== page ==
On October 23, 2014, the Canadian government introduced an omnibus budget bill.
The Bill, which implements various tax measures and amends several federal statues, proposes changes to Canada's intellectual property laws to make them consistent with international treaties. Specifically, the Bill seeks to make Canada's Patent Act consistent with the Patent Law Treaty and Canada's Industrial Design Act consistent with the Geneva (1999) Act of the Hague Agreement Concerning the International Registration of Industrial Designs.
The proposed amendments to Canada's Patent Act include:
- Reference to a previously filed application: An applicant may incorporate all or part of the specification or drawings by reference to an application that was filed within the previous six months (new section 27.01).
- Addition to an application: An applicant may amend its application by adding material to the specification or drawings up until six months after the application was originally filed. The addition will not affect the filing date of the application, so long as the material was contained in a priority application (new section 28.01).
- Restoration of priority: If an applicant unintentionally fails to file a request for priority within the usual twelve-month period, the applicant will have an additional two months to request that priority apply (new section 28.4(6)).
- Notice before abandonment: If an applicant fails to pay certain fees – such as the patent application fee, patent maintenance fees and the fee for requesting examination – the Commissioner of Patents must send a non-payment notice to the applicant before the application is deemed abandoned. The applicant has two months to respond to the notice by submitting payment of the specified fee and a late fee (amended section 73(1)).
- Reinstatement: An applicant may still request that an application be reinstated following deemed abandonment. However, the Commissioner must be satisfied that applicant took "due care" to avoid the abandonment (amended section 73(3)).
Canada is not the first country to incorporate the Patent Law Treaty into its patent law. In the United States, the Patent Law Treaties Implementation Act of 2012 (the PLTIA) came into effect last year to amend United States patent law. Similar to the Canadian Bill, the PLTIA also includes a restoration of priority right.
Industrial design amendments
The proposed amendments to the Industrial Design Act include:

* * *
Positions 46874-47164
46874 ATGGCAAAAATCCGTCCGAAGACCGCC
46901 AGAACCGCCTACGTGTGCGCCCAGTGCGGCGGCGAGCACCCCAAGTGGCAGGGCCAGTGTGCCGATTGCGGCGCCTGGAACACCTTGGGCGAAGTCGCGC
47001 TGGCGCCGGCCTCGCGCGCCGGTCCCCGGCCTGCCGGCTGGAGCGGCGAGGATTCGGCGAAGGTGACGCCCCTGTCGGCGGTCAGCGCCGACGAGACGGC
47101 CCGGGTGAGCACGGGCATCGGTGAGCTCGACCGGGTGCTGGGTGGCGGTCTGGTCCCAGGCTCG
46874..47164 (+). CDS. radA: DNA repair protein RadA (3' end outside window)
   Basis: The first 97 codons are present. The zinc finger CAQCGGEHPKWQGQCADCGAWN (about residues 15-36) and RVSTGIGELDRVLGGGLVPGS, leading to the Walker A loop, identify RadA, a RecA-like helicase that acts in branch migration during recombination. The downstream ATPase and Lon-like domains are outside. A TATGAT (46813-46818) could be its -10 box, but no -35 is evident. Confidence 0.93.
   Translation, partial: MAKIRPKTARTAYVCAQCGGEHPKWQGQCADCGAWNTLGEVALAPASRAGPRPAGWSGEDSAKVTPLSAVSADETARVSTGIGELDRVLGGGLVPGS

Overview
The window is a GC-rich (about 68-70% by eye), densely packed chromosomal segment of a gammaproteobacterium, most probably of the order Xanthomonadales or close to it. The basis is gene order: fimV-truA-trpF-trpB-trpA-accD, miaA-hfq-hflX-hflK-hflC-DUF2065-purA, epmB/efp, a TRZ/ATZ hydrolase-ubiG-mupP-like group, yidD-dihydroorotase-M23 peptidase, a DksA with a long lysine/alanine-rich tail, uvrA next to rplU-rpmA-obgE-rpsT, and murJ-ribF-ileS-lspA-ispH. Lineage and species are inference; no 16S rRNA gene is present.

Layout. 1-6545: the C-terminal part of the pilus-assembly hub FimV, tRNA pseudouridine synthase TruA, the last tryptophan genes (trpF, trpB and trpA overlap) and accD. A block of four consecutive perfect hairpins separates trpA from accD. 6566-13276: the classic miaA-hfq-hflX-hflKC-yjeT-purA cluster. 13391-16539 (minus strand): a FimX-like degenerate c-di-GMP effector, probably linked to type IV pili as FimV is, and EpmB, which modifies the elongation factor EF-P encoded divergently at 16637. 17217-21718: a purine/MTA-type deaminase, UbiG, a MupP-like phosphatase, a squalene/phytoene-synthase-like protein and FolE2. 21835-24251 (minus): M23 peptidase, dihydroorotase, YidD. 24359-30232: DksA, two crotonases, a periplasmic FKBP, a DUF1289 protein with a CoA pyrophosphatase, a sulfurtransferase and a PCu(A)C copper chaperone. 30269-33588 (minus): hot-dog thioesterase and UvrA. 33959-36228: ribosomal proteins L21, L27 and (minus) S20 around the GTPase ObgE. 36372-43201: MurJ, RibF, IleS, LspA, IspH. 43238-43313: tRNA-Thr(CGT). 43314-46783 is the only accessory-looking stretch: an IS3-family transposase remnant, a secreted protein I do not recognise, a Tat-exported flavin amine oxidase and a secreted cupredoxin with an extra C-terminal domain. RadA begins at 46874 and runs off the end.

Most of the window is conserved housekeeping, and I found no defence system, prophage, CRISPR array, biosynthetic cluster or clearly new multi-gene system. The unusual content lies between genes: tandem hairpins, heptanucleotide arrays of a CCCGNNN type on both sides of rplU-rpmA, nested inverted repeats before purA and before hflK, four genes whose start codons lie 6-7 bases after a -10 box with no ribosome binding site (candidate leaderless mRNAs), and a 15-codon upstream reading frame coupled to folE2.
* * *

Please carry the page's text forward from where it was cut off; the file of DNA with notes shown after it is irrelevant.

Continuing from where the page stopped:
- Changes to the application contents for the registration of a design: Under the current Industrial Design Act, the proprietor of a design has to submit a "drawing or photograph of the design" in the registration application. The proposed amendments only require that the proprietor of a design submit a "representation of the design" (amended section 4(1)). Would this include a video?
- Changes to what constitutes a registrable design: Under section 6(1) of the current Industrial Design Act, a design is registrable so long as "it is not identical with or does not so closely resemble any other design already registered as to be cofounded therewith". Under the proposed amendments, a design is registrable if it is "novel", similar to the requirements of the Patent Act (new sections 7(b) and 8.2). A design is "novel" if it has not been disclosed more than 12 months before the priority date of the design in the application. This is similar to the Patent Act (new section 8.2(1)(a)).
- An extended term of an exclusive design right: Under section 10(1) of the current Industrial Design Act, the term for the exclusive right afforded by an industrial design is 10 years beginning on the registration date. The proposed amendments extend this term to the "later of the end of 10 years after the date of registration of the design and the end of 15 years after the filing date of the application" (amended section 10(1)(b)).
As the Bill is still in the early stages of the legislative process, the full thrust of the proposed changes to Canada's intellectual property regime remain to be seen. Moreover, once the amended statutes come into force, the government will be required to prepare and adopt new Patent Rules and Industrial Design Rules that may also affect the ultimate outcome of the proposed changes.
A link to the progression of the Bill is here.
This IP monitor was also written by Chelsea Nimmo, articling student.
Norton Rose Fulbright Canada LLP
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